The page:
Napolitano to reset deadline for foreign cargo scanning
Homeland Security Secretary Janet Napolitano confirmed Wednesday that her department will not be able to ensure that all maritime cargo entering U.S. ports will be scanned by 2012, and instead will take advantage of a loophole in the law to push the deadline back by at least two years.
Democrats put a legal requirement in the first bill they passed after taking control of Congress in 2007 that the Homeland Security Department must ensure that all cargo being shipped from foreign ports to the United States is scanned by nonintrusive inspection equipment by 2012.
Many Republicans said at the time that the requirement would be unworkable.
Napolitano told the Senate Commerce Committee Wednesday that the requirement is not realistic for several reasons, including cost, the lack of adequate technology and the inability to secure agreements with foreign governments.
The department plans to take advantage of a provision in the 2007 legislation that allows it to push the deadline back by two years, Napolitano said.
But she added that the government has multiple programs to help secure cargo and prevent a nightmare scenario in which a weapon of mass destruction is smuggled into a U.S. port via a shipping container.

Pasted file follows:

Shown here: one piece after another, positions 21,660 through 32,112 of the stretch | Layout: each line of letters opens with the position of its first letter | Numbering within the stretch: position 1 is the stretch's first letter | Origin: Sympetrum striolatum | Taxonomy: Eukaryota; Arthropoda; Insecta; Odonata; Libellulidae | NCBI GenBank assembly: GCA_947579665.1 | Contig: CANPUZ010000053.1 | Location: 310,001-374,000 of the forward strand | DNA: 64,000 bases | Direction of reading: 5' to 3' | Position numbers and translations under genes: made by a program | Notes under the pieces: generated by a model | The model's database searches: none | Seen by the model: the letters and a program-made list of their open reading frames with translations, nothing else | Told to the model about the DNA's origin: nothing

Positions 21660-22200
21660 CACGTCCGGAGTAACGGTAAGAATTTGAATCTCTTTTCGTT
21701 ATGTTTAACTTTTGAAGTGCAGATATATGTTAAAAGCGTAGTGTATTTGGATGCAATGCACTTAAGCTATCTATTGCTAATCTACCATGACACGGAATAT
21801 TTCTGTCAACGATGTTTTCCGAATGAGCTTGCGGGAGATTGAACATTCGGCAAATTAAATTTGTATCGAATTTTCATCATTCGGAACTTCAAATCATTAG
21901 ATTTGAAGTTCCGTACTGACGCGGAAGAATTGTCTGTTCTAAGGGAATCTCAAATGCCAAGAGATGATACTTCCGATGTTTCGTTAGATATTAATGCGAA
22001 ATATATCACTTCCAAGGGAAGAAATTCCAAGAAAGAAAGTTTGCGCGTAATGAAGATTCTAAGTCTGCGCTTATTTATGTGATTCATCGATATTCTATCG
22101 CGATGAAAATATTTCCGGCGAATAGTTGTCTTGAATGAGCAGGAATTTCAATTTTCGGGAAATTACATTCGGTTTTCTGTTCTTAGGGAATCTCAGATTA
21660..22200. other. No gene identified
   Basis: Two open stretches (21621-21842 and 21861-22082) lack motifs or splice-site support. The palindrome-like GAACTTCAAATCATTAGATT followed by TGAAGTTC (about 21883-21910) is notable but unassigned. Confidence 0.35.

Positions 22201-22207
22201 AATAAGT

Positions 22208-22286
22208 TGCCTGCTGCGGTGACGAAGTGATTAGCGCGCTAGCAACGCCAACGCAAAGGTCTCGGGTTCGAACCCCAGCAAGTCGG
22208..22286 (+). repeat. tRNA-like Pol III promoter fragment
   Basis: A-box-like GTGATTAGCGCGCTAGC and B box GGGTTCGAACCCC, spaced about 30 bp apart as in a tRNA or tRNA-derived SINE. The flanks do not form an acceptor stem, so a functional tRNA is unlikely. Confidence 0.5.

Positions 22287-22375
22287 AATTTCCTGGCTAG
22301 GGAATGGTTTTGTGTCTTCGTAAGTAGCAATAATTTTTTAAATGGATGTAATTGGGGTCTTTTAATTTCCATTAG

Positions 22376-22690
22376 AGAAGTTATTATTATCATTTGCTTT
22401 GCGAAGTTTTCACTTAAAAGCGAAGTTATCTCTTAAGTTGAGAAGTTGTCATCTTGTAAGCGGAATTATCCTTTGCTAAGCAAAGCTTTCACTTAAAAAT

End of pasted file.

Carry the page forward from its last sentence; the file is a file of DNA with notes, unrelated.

"We should not believe that 100 percent scanning equates to 100 percent security," she said.
The Government Accountability Office issued a report Wednesday concluding that the department does not have a plan to scan all containers abroad. GAO added that the department plans to issue a blanket extension to all foreign ports by July 2012 to be in compliance with the law.
"Without a better understanding of the feasibility of such a policy to international commerce and security, a mandate of global proportions was unquestionably well intended, yet premature," said Senate Commerce Committee Chairman John (Jay) Rockefeller, D-W.Va.
The department believes the likelihood that a weapon of mass destruction could be smuggled in a cargo container is low. But the ramifications of a successful attack at a large port would lead to economic losses estimated at between $58 billion and $1 trillion, the GAO report said.
"The bottom line here is that the requirement to scan all U.S.-bound cargo, regardless of risk, at every foreign port is misguided and provides a truly false sense of security," said Senate Homeland Security and Governmental Affairs Committee ranking member Susan Collins, R-Maine.
"This GAO report highlights the substantial challenges we face with attempts to scan U.S.-bound cargo containers at foreign ports with X-ray technology," she added. "While we know this procedure will be disruptive of trade, we don't know whether this technology will work. It has yet to be proven effective at detecting radiological material."
GAO recommended that Homeland Security complete feasibility and cost analyses for scanning all cargo abroad and submit them to Congress.